Charrandass Persaud probe is ‘national security’ matter
- Top Cop says
Police Commissioner Leslie James yesterday refused to disclose details of the ongoing investigation involving former government Member of Parliament (MP) Charrandass Persaud, saying that it is a national security issue which “will not be disclosed publicly” at this point.
“…It’s a matter where a former Member of Parliament is reported to have been involved allegedly in some matter and that is what we’re dealing with,” he told reporters when asked what makes the matter being probed one of national security.
James responded to questions from the media shortly after the opening ceremony of the Guyana Police Force’s Annual Officers’ Conference had ended at State House.
An opposition-sponsored no-confidence motion against the government was declared passed by Speaker of the National Assembly Dr. Barton Scotland on December 21st last following a “yes” vote from Persaud. Government had initially accepted the passage but later backtracked, claiming that the Persaud’s vote was invalid given that he is a Canadian citizen and that the motion needed 34 votes and not 33 to succeed. Court action has since been filed in relation to both arguments and the matters will be heard by Chief Justice (ag) Roxane George-Wiltshire next Tuesday.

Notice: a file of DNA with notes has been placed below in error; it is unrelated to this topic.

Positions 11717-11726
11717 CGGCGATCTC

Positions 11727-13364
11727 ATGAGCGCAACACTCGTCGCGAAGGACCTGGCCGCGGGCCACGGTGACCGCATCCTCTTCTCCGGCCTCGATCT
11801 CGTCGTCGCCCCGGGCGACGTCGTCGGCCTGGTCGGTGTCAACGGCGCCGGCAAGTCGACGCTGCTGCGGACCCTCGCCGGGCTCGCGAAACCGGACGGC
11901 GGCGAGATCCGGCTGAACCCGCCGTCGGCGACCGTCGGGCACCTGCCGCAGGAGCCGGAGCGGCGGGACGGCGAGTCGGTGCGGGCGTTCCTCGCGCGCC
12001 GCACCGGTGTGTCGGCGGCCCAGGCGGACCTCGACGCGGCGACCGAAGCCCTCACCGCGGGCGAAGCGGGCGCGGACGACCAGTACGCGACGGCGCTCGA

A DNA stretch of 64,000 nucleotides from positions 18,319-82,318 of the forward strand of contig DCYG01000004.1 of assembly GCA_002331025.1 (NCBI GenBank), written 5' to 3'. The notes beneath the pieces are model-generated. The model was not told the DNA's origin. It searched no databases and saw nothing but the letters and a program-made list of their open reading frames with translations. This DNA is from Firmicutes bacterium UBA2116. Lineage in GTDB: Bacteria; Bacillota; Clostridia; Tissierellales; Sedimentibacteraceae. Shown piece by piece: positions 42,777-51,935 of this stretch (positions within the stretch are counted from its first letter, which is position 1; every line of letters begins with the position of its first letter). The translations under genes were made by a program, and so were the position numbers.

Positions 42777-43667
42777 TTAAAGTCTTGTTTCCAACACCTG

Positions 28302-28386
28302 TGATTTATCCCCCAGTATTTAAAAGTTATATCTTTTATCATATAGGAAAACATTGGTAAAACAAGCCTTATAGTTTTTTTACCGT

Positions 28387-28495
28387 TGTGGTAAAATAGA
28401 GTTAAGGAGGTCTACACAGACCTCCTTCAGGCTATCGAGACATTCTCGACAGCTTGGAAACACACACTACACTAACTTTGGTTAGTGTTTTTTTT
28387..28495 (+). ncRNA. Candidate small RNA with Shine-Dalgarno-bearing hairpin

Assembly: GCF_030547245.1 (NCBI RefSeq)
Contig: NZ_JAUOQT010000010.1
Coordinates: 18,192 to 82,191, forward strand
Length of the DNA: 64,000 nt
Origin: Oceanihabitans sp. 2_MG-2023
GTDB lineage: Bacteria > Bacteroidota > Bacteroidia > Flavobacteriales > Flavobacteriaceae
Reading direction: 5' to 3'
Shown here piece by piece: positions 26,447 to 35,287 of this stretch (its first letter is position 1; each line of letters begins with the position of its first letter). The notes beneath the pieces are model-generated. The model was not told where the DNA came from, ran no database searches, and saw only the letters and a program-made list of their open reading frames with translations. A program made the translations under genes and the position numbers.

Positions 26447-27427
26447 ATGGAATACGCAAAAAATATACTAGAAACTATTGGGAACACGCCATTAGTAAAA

Subsequent to Persaud’s departure from Guyana, reports surfaced that he was being investigated by the police. Several theories were advanced but the police have never disclosed what they are probing or what led to the commencement of the investigation. James yesterday opted not to provide answers to these two questions. “The investigation is ongoing and, as I said prior, it’s a matter of national security,” he said.